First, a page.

2. Proof of Residence
If you have been physically present in Canada for the 1095 day minimum to apply for Canadian citizenship, then you must have lived somewhere. To prove that you lived in Canada some of the documents you can provide are
- Rental or Lease agreements
- Mortgage documents
- Property tax documents
- Insurance documents
- Home Improvement work orders
- Other residential documents
When living in Canada, you may have also made changes to your family. Some of the documents you can use for this are
- Marriage certificate
- Prenuptial agreement
- Divorce judgement
- Separation agreement
- Birth certificate for children
3. Proof of Education
If you went to school in Canada before you applied for Canadian citizenship, this is also proof of your physical presence in Canada.
- your transcripts
- your diploma
- academic awards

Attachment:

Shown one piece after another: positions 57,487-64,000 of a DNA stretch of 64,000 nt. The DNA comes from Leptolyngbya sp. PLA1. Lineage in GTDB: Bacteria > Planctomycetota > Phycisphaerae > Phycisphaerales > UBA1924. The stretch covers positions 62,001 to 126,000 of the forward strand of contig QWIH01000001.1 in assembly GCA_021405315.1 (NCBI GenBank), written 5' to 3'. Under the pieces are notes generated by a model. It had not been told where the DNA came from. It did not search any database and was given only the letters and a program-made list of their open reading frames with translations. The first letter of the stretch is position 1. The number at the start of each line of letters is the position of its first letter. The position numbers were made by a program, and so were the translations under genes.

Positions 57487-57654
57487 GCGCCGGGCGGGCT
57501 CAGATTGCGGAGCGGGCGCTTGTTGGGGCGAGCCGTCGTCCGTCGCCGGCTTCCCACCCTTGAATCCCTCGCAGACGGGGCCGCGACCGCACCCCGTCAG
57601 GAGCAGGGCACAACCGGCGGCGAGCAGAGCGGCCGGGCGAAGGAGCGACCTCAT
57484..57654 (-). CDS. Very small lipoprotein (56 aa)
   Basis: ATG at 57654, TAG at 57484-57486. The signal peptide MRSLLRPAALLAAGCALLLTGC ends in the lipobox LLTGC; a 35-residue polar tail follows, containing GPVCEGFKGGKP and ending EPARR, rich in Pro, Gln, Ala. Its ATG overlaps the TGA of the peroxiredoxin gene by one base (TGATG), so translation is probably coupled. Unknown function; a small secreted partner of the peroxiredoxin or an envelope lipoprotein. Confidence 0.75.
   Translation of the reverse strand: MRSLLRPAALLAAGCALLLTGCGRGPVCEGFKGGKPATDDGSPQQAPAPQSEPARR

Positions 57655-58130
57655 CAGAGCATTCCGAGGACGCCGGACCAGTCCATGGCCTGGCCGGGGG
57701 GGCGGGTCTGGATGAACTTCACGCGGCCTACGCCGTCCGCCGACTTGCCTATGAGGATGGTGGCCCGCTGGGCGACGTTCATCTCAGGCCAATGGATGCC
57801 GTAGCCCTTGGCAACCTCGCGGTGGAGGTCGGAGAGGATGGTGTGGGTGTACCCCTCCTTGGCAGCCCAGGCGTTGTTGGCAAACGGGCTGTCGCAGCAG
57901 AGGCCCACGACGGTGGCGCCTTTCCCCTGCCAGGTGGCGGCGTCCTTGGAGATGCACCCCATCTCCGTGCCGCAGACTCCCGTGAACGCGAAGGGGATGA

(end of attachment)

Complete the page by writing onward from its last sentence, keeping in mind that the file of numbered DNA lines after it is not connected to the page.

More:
- your spouse's transcripts or diploma
- your children's transcripts or diploma
4. Proof of Employment
If you've worked and spent money in Canada in the four years before you applied for citizenship, this is proof that you were physically present.
- Notice of Assessment documents
- T4 documents
- T5 documents
- investment documents
- bank account statements
- credit card statements
5. Proof of Property or Business Ownership
If you've purchased property or operated a business in Canada, this is proof of your physical presence. However, if you owned property or a business outside Canada during this time, you still need to provide the same documentation to CIC.
- Incorporation documents
- Business license
- Corporate income tax documents
- Invoices from paybles
- Invoices from receivables
6. Other proof of your presence in Canada
Additional items which can show that you were physically present in Canada include
- health records
- court documents
Again, this list of documents is not comprehensive and there are many other things you can provide to show that you were physically presenet in Canada. We advise clients which documents to provide based upon their individual circumstances.
Not Responding to the RQ